Apple, Google and Amazon are taking voice control to the next level. But can voice control be a DIY project? Turns out, it can. And, it isn't as hard as you might think.
Siri, Alexa and Google Home can all translate voice commands into basic activities, especially if those activities involve nothing more than sharing digital files like music and movies. Integration with home automation is also possible, though perhaps not as simply as users might desire—at least, not yet.
Still, the idea of converting voice commands into actions is intriguing to the maker world. The offerings from the big three seem like magic in a box, but we all know it's just software and hardware. No magic here. If that's the case, one might ask how anyone could build magic boxes?
It turns out that, using only one online API and a number of freely available libraries, the process is not as complex as it might seem. This article covers the Jarvis project, a Java application for capturing audio, translating to text, extracting and executing commands and vocally responding to the user. It also explores the programming issues related to integrating these components for programmed results. That means there is no machine learning or neural networks involved. The end goal is to have a selection of key words cause a specific method to be called to perform an action.
APIs and Messaging
Jarvis started life several years ago as an experiment to see if voice control was possible in a DIY project. The first step was to determine what open-source support already existed. A couple weeks of research uncovered a number of possible projects in a variety of languages. This research is documented in a text document included in the docs/notes.txt file in the source repository. The final choice of a programming language was based on the selection of both a speech-to-text API and a natural language processor library.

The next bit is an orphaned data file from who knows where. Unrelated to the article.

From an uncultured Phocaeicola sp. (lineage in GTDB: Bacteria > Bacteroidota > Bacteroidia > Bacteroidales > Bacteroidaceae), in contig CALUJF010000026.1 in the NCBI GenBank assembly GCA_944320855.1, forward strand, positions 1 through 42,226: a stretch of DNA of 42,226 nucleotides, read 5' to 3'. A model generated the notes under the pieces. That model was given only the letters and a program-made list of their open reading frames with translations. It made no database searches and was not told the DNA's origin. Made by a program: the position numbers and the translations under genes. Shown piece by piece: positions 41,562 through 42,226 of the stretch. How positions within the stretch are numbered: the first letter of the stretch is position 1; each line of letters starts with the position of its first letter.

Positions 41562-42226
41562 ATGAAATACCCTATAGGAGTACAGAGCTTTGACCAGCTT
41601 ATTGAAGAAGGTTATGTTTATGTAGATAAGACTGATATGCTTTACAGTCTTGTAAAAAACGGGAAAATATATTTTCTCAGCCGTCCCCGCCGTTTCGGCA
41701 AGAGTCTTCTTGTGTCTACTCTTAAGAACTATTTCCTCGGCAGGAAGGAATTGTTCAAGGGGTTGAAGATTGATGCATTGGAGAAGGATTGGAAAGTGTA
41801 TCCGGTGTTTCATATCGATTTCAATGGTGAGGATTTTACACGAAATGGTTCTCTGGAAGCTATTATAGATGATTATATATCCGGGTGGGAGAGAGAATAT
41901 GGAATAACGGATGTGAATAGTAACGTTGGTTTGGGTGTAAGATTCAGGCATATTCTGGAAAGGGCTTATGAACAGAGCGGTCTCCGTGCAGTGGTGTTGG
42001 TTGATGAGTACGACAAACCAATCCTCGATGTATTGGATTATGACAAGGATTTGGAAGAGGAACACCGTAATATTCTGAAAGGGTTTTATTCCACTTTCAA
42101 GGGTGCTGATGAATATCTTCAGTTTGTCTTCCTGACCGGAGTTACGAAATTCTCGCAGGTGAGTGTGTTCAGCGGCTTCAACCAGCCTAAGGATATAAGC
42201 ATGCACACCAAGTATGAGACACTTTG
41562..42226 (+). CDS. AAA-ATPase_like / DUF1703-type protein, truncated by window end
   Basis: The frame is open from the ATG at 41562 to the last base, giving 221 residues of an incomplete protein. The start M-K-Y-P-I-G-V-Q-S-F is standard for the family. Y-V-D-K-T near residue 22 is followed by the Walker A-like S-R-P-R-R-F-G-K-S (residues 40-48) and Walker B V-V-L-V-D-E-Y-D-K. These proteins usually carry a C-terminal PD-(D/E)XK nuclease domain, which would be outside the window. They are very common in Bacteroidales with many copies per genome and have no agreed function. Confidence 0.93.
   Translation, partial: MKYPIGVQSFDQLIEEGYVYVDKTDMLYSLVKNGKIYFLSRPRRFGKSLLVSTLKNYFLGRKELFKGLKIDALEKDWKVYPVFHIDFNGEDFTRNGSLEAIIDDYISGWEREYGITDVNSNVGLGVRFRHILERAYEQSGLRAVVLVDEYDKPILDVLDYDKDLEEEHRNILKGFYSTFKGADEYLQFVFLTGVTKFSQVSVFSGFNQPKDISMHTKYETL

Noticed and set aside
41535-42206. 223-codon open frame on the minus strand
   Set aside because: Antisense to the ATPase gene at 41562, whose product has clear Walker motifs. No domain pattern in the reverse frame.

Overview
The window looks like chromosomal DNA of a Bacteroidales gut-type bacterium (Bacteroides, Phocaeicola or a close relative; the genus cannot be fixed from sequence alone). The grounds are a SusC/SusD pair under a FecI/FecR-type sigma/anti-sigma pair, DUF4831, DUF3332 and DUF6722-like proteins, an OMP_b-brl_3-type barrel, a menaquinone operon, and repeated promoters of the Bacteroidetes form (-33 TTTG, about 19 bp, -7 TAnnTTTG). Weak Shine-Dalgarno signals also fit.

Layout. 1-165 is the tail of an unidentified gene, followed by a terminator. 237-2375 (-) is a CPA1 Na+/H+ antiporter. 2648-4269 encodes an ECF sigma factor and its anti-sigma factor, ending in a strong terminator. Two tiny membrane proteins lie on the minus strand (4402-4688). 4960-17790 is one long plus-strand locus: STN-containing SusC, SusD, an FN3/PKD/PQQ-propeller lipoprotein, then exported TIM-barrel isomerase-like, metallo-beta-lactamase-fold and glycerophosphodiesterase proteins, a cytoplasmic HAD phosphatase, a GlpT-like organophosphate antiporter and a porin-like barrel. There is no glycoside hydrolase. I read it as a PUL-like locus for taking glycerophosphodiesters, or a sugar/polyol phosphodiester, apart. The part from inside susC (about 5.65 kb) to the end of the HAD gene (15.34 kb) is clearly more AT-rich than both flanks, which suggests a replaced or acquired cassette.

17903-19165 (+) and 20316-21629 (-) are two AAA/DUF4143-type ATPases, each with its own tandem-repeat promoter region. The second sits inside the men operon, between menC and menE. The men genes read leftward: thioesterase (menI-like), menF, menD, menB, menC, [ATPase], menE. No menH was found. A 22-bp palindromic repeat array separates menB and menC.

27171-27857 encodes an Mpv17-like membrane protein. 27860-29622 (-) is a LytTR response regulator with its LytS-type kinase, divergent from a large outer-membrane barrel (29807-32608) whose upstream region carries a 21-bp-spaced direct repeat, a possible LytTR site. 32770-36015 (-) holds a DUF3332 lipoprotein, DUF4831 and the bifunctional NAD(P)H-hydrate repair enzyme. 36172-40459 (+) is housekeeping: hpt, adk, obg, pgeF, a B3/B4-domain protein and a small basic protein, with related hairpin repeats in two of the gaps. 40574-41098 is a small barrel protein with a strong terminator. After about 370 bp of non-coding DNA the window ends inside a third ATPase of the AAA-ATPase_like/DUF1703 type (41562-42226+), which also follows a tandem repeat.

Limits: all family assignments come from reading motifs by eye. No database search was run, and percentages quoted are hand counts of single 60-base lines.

Since Jarvis was experimental (it has since graduated to a tool in the IronMan project), it started with a requirement that it be as easy as possible to get working. Audio acquisition in Java is very straightforward and a bit simpler to use than in C or other languages. More important, once audio is collected, an API for converting it to text would be needed. The easiest API found for this was Google's Cloud Speech REST API. Since both audio collection and REST interfaces are fairly easy to handle in Java, it seemed that would be the likely choice of programming language for the project.